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Do you like steak? Then you’ve probably heard of the fabled Kobe steaks from Japan, and maybe you’ve even been lucky enough to have eaten a few. But have you heard of Wagyu beef? Well if you’ve had Kobe beef then you have tasted one of the four varieties of Wagyu beef. Confused now? It’s understandable, so just read on.
What's the Difference between Wagyu & Kobe Beef?
“Wagyu” literally means “Japanese cow.” Wagyu beef comes from one of four types of Japanese cow: Japanese Black (Tajima-Gyu), Japanese Brown (Red), Japanese Poll, or Japanese Shorthorn. It is famous for its genetic predisposition for intramuscular fat (also known as 'marbling') and tenderness.
Kobe beef, by definition, only comes from Hyogo Prefecture in Japan (and Kobe is the capital city). Kobe beef can only come from the Tajima lineage (Japanese Black) of the Wagyu breed. So all Kobe beef is Wagyu beef, but not all Wagyu beef is Kobe beef.
To be certified as Kobe, cattle and beef must meet rigorous standards for marbling, quality, weight and more. Even since export restrictions on Kobe beef have lessened in recent year, the fact that the cattle must be born, raised and processed in Kobe in order to be certified, real Kobe beef is very hard to find outside of Japan. Indeed, out of 1.5 billion cattle in the world, only about 3,000 are certified as Kobe each year.
The breeding and certification of Kobe beef is so precise that each one is assigned a 10-digit number that can be used to trace each piece of meat back to the farm, herd and cow it came from.
Wagyu in America
Wagyu has had a rather limited history in the United States, but as it grows in popularity, Wagyu cattle in America are becoming more common. That doesn't mean that all Wagyu are the same, though.
First coming to America in 1976, it's common to find Wagyu that has been crossbred with other cattle breeds, the most common being Angus. While Wagyu are prized for their marbling quality, Angus are bred mainly for size. The goal of cross-breeding Wagyu with Angus is to give them more of the marbling characteristic from the Wagyu. Unfortunately, as the percentage of Wagyu decreases, so do the chances for intense marbling, supple texture, and rich flavor that has made the breed famous. Crossbred Wagyu are classified by the percentage of Wagyu genetics they carry. The most common is F1 Crossbred Wagyu, which has 50% Wagyu genetics. Some restaurants call percentage Wagyu “American Kobe” but this is misleading and has created confusion for consumers. It's not that Crossbred Wagyu isn't delicious and doesn't carry some of the history of Wagyu, but it isn't an accurate description of what the beef actually is.
Why Is Fullblood Wagyu Beef So Special?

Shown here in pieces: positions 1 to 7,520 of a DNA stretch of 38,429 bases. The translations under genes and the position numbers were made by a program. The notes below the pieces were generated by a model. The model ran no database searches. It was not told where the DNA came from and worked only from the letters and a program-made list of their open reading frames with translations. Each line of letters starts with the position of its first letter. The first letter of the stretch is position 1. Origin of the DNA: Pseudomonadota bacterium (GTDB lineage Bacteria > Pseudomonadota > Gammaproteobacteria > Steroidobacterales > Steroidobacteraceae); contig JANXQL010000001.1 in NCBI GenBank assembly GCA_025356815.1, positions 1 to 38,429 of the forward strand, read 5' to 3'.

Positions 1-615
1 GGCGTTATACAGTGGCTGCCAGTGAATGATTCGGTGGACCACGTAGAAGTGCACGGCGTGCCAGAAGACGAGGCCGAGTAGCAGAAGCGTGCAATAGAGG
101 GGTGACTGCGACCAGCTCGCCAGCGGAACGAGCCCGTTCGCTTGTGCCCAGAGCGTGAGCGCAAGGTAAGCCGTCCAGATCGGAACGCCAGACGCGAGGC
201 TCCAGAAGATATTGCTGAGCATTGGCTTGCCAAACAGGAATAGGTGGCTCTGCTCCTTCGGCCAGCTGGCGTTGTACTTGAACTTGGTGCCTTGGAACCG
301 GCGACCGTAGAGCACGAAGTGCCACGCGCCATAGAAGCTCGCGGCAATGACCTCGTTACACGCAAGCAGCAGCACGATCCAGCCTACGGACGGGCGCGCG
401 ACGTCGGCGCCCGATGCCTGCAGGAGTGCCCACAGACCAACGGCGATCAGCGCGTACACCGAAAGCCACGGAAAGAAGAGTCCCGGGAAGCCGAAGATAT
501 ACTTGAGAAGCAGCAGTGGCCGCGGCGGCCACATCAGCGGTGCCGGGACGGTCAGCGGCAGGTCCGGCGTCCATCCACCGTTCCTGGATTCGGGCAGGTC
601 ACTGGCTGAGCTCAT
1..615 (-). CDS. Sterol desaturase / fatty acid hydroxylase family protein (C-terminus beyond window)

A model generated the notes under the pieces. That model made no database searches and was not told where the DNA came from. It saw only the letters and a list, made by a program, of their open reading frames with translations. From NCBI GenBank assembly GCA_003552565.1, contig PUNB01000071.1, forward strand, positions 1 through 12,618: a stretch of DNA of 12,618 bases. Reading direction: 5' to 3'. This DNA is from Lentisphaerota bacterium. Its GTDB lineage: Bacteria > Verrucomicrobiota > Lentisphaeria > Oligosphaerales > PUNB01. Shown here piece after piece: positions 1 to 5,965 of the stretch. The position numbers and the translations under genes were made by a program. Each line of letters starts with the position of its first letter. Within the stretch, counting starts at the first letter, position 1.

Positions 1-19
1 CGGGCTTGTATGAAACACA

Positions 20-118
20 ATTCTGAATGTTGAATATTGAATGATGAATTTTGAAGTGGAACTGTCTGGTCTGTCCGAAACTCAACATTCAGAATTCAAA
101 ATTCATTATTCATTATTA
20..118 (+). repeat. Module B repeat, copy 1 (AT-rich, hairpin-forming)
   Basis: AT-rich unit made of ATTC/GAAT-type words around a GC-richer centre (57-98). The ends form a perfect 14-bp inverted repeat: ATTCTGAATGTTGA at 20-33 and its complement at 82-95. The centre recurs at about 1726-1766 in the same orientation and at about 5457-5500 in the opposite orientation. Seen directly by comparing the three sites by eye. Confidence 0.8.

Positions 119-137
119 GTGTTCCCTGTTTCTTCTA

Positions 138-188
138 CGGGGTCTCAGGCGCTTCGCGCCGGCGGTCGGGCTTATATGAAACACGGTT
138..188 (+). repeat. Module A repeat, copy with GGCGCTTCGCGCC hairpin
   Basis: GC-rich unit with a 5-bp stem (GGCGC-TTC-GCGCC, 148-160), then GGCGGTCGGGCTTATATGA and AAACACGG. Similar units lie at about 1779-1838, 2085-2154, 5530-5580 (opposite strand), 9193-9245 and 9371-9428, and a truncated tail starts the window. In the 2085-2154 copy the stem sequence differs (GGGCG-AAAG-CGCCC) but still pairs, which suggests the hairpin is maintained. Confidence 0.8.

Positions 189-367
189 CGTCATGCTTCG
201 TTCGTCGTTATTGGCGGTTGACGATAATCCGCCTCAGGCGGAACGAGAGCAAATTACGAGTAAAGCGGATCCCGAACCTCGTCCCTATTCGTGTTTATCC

Here at Lone Mountain Wagyu, we raise only 100% Fullblood Wagyu, which means that our cattle have not been crossbred with any other cattle; their lineages (which can't have any crossbreeding) are DNA-verified back to Japan.
100% Fullblood Wagyu is especially rare in the United States and is a gourmet item that ranks alongside Caviar, Truffles, and Jamón Ibérico de Bellota (commonly considered the best ham in the world). Ultimately, taste is what really makes Wagyu beef so special. The intense marbling lends the meat a uniquely rich and buttery flavor that you won't find in meat anywhere else in the U.S. There is estimated to be 30,000 Wagyu-influenced cattle in the United States, with less than 5,000 being 100% Fullblood Wagyu.
We made the decision to exclusively raise 100% Fullblood Wagyu at the beginning of our operation because we were taken with the tradition and genetics of the breed. We have been committed to helping educate U.S. consumers about Wagyu and the different classifications of Wagyu that exist, so they can appreciate their unique attributes.
In the United States, our beef is graded on a three step scale: USDA Select, USDA Choice, and USDA Prime. About 3% of beef gets a Prime rating—these are the steaks you'll find at top steak houses and stores with nice marbling compared to what you'll usually see at a restaurant or grocery store.
How does 100% Fullblood Wagyu stack up? On average our 100% Fullblood Wagyu had marbling levels 2–5 times that of USDA Prime beef. Our Wagyu beef is Beond Prime.
Wagyu is also different from standard beef in that it's healthier, too.The white lacy fat that permeates the inside of the meat—the marbling—is higher in monounsaturated fat and has a higher percentage of omega-3 and omega-6 fatty acids and has 50% more monounsaturated fats than commercial beef.
The bottom line: the unique taste and tenderness of highly marbled 100% Fullblood Wagyu beef makes for an unrivaled eating experience. That's why it is finding its way into the kitchens of gourmet cooks and fine restaurants across the United States. With Lone Mountain Wagyu, you can bring the same experience into your own kitchen!